Like green tassels on Victorian lampshades the birch catkins fluttering in the breeze. It’s warm—a perfect day for tree sex.
An unfeasibly large number of chickadees foraging along the woods’ edge, calling, singing, dangling from black birch twigs like mutant fruit.
As the rising sun glimmers through the trees, birch and walnut leaves begin to fall, the first hard frost glittering on the ground.
Rainy and cold. White-throated sparrows call in different keys, each more plaintive than the last. The birches are fluttery with kinglets.
Sun silvering black birch twigs. From the woods beyond, the call of a Cooper’s hawk. It can’t be long till the first shadbush blooms.
After hours of rain, woods and meadow are shrink-wrapped in ice. The black birch twigs creak as chickadees land to liberate a few seeds.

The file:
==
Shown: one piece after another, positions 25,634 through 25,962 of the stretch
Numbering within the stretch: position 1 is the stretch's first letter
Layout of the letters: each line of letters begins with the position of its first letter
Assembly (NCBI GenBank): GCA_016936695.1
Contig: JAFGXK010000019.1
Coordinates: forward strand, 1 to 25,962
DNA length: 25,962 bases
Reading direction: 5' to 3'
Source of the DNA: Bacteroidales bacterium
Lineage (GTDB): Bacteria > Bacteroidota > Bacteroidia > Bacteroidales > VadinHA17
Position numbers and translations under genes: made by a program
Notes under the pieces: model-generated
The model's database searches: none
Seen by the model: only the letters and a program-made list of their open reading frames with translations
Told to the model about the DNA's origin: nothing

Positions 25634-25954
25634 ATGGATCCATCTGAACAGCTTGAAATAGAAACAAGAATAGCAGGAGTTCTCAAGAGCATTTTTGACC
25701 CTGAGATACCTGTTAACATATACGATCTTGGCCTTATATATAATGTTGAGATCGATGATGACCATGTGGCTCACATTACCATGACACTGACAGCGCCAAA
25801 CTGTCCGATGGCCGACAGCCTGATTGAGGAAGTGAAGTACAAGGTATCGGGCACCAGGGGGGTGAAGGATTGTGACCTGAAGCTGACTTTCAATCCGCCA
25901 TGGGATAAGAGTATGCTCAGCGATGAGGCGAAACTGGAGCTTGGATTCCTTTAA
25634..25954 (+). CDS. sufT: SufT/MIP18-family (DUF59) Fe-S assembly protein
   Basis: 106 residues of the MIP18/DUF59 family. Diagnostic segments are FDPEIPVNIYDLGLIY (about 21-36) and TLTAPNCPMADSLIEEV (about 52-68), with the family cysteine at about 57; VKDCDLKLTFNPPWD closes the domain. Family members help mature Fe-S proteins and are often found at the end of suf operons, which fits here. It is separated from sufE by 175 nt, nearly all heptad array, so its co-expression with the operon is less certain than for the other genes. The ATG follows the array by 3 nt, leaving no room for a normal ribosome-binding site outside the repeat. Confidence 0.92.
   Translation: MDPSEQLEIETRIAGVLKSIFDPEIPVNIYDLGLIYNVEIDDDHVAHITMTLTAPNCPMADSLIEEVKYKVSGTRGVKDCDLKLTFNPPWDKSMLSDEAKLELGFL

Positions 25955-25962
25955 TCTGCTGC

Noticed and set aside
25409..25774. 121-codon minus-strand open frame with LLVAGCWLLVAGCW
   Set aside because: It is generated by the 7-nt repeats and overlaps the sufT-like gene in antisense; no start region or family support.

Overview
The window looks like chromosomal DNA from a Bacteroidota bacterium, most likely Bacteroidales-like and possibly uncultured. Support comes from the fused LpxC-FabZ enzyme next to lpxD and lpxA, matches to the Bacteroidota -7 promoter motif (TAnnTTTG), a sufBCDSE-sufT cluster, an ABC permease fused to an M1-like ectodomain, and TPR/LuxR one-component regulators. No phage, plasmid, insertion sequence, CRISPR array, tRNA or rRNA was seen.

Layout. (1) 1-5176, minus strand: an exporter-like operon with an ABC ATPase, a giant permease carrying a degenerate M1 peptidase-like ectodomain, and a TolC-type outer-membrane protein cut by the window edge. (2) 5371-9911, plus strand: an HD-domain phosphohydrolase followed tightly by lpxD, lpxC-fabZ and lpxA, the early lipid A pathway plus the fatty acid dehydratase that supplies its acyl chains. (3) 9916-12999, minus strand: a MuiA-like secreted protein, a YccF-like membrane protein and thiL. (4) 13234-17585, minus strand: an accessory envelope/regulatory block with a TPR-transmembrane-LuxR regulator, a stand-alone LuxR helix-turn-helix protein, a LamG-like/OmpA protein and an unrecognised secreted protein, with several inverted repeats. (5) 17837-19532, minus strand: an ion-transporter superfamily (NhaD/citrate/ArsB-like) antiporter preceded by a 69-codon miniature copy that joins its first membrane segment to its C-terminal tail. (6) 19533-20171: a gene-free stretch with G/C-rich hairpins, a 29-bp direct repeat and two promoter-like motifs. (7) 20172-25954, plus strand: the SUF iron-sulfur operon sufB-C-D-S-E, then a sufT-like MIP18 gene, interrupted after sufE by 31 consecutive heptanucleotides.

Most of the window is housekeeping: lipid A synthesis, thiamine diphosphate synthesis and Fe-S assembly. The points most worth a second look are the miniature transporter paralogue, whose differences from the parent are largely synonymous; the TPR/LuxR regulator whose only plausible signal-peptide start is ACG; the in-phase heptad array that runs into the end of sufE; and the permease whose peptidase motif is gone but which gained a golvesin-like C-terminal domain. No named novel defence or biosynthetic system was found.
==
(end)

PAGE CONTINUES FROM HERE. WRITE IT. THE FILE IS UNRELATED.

Rain. A black birch at the woods’ edge may regret its timing, shaggy orange catkins making it look like the most Victorian of lampshades.
A slit in the gray clouds widening to reveal the sun, like a sudden eye. Goldfinches feasting in the crown of a birch become silhouettes.
With birches and maples at the woods’ edge all bare, I can see unimpeded up the hillside to small clouds lost among the trees and the rain.
A few oaks are turning brown behind the birches’ washed-out yellow. High on a bare limb, a squirrel nest the exact shape of a porcupine.